MIPS Scores Highlight Exceptional Value of the Academy’s IRIS Registry
Posted 8/17/18 (Fri)
It wasn’t long ago that the Academy made a significant investment to deliver to ophthalmology a new landscape of data and connectivity. The Academy’s IRIS® Registry is the result of this investment. Today, we’re pleased to share how ophthalmology’s registry is helping you succeed in the federal value-based payment program, particularly the Merit-Based Incentive Payment System.
An overwhelming number of MIPS-eligible clinicians who reported via the IRIS Registry for 2017 performed exceptionally well, with 99 percent receiving some bonus.
Because the majority of all U.S. ophthalmologists participate in the IRIS Registry, these preliminary* results are exciting. They verify the exceptional value that the IRIS Registry provides to our profession. They also reinforce why CMS consistently cites ophthalmology’s registry as an example for other medical specialties to follow.
These bonuses are only half of the story. All IRIS Registry participants avoided financial penalties for 2017 MIPS. This relief from penalties will save ophthalmologists an estimated $186 million.
CMS’ feedback shows that the IRIS Registry helped many participants succeed with the highest possible scores. Among IRIS Registry participants with electronic health record-integrated submissions, 91 percent were eligible to earn MIPS’ exceptional bonus of up to 2.02 percent.
Your colleagues are weighing in
Your fellow ophthalmologists and their staff are giving credit to the IRIS Registry for their high scores:
"The IRIS Registry was crucial in allowing our practice to achieve a mean MIPS score of 99.4, resulting in [high] Medicare bonuses … " according to John D. Thompson, MD, of Retina Specialists in Maryland.
“Due to our reporting through the [IRIS] Registry, we and many others will receive 2.02 percent more for our Medicare services next year,” said Ann M. Hulett, chief executive officer of EyeHealth Northwest PC in Portland, Ore.
Other ophthalmologists said the registry’s ease of use was a major factor in boosting their practices to near-perfect scores.
“Once set up, the IRIS Registry takes almost zero physician time to scan our records nightly and do all our reporting for the quality performance category. We were fortunate to score 99/100 on our 2017 MIPS data and get a 2 percent bonus for 2019,” said John M. Haley, MD, an ophthalmologist at Garland Eye Associates in Texas. “I think we will continue to do well on this new world of quality. Thank you, AAO.”
Some practices have reported that they might have earned an even higher bonus had they not participated in an accountable care organization (ACO). ACOs report on a set of primary care quality measures, and their final scores are not determined by performance on specialty measures.
Academy seeks to protect and sustain your success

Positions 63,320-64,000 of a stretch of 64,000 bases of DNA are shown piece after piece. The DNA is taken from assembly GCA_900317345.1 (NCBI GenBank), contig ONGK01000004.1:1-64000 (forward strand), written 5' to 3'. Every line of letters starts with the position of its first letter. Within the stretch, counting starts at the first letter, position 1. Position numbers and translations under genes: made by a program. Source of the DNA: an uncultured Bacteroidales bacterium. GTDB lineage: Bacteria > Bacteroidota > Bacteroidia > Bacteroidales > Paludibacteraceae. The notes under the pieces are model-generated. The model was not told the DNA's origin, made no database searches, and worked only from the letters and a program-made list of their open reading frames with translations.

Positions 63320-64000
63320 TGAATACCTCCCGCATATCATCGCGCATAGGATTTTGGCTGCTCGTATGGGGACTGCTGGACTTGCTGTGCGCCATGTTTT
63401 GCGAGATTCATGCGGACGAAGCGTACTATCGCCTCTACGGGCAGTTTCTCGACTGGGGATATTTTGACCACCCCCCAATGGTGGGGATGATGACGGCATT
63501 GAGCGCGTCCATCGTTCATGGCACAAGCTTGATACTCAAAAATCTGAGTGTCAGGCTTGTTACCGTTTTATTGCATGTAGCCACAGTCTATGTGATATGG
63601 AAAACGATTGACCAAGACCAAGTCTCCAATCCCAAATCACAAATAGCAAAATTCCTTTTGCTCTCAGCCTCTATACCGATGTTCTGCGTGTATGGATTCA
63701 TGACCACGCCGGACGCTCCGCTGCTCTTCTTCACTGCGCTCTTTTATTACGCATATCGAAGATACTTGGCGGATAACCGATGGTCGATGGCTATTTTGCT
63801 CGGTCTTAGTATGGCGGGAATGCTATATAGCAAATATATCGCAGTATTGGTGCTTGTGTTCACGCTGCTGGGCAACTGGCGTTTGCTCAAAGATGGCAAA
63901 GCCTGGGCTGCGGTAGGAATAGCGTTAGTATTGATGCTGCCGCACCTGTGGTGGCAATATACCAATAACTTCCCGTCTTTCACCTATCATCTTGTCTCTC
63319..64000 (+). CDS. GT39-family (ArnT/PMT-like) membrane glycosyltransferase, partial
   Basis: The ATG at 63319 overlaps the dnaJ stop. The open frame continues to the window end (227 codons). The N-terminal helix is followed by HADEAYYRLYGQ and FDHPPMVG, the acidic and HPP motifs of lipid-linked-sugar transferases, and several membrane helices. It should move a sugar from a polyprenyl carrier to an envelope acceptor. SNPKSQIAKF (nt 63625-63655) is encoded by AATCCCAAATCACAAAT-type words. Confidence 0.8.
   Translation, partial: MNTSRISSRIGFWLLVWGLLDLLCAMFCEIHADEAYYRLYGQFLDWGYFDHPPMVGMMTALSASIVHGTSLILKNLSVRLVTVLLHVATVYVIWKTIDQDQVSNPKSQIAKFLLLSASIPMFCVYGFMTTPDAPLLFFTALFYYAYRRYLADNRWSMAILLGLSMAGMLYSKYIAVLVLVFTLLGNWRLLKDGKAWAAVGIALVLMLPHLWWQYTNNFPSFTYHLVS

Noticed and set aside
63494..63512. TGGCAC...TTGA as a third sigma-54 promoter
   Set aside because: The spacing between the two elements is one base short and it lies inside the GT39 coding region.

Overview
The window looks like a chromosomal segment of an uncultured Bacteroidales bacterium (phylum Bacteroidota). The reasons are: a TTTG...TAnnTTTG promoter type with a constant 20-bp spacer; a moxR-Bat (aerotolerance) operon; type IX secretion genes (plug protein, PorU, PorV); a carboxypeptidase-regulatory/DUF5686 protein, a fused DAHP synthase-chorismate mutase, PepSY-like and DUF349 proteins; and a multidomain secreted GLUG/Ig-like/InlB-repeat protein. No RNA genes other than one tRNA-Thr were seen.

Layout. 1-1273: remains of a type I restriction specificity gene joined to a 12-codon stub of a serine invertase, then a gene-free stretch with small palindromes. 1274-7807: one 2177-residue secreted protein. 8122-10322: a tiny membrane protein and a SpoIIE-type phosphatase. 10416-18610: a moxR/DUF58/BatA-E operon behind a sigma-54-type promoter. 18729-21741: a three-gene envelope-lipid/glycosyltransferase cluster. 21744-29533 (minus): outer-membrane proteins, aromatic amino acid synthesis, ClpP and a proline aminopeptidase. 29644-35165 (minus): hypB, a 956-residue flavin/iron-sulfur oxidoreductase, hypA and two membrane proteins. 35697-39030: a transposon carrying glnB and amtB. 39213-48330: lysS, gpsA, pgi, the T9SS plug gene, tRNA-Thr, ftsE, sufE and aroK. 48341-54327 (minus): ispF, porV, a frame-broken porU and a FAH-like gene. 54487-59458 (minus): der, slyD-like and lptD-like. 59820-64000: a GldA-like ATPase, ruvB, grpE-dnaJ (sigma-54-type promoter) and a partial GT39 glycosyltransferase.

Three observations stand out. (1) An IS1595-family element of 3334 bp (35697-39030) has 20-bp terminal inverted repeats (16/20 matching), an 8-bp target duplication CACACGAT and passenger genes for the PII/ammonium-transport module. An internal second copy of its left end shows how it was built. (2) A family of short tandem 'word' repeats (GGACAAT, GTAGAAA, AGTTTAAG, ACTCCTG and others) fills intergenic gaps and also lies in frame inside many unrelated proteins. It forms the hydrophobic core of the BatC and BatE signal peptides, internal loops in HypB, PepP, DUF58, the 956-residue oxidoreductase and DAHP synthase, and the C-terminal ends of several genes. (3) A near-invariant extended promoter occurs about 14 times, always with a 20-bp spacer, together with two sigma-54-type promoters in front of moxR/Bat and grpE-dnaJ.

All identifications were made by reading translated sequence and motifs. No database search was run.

The Academy understands that the health care landscape is ever-evolving. Today’s success is not assured for the future, which is why our advocacy focuses on ensuring that federal policies continue to support the IRIS Registry’s ability to serve ophthalmology. We regularly update CMS and members of Congress on how the IRIS Registry is helping ophthalmologists deliver the highest-quality eye care to our patients.
It’s not too late to come aboard
If you have never used the IRIS Registry, you can still register by Oct. 31 to manually report 2018 MIPS data. Practices that are registered can also stop by the IRIS Registry desk in the Academy Resource Center, Booth 508, at AAO 2018 in Chicago to report for the MIPS improvement activity category. This alone can help you avoid the 5 percent penalty under the 2018 MIPS program.
If you have not yet integrated your EHR system with the IRIS Registry and plan to participate in 2019, contact Academy staff at firstname.lastname@example.org. The Academy serves as ophthalmology’s expert in MIPS and eye-care measures and provides members and IRIS Registry participants with free guidance.
About the IRIS Registry (Intelligent Research in Sight)
Since launching in 2014, the IRIS Registry has demonstrated a solid track record for success under MIPS and the Physician Quality Reporting System that MIPS replaced. IRIS Registry participants are expected to see continued success in future years with the MIPS program. The IRIS Registry is the preferred method of reporting for ophthalmologists. As a free member benefit for U.S.-based Academy members and the nonophthalmologists in their practices, the registry is one good reason to renew membership.
For the 2017 reporting period, the IRIS Registry made 19,286 submissions identified with National Provider Identifier (NPI) and Tax Identification Numbers (TIN). Participants include ophthalmologists, optometrists and other eligible clinicians employed by ophthalmologists.
* This feedback is preliminary, because the agency only gave final scores directly to participants and must still confirm the size of a practice for small-practice scoring.
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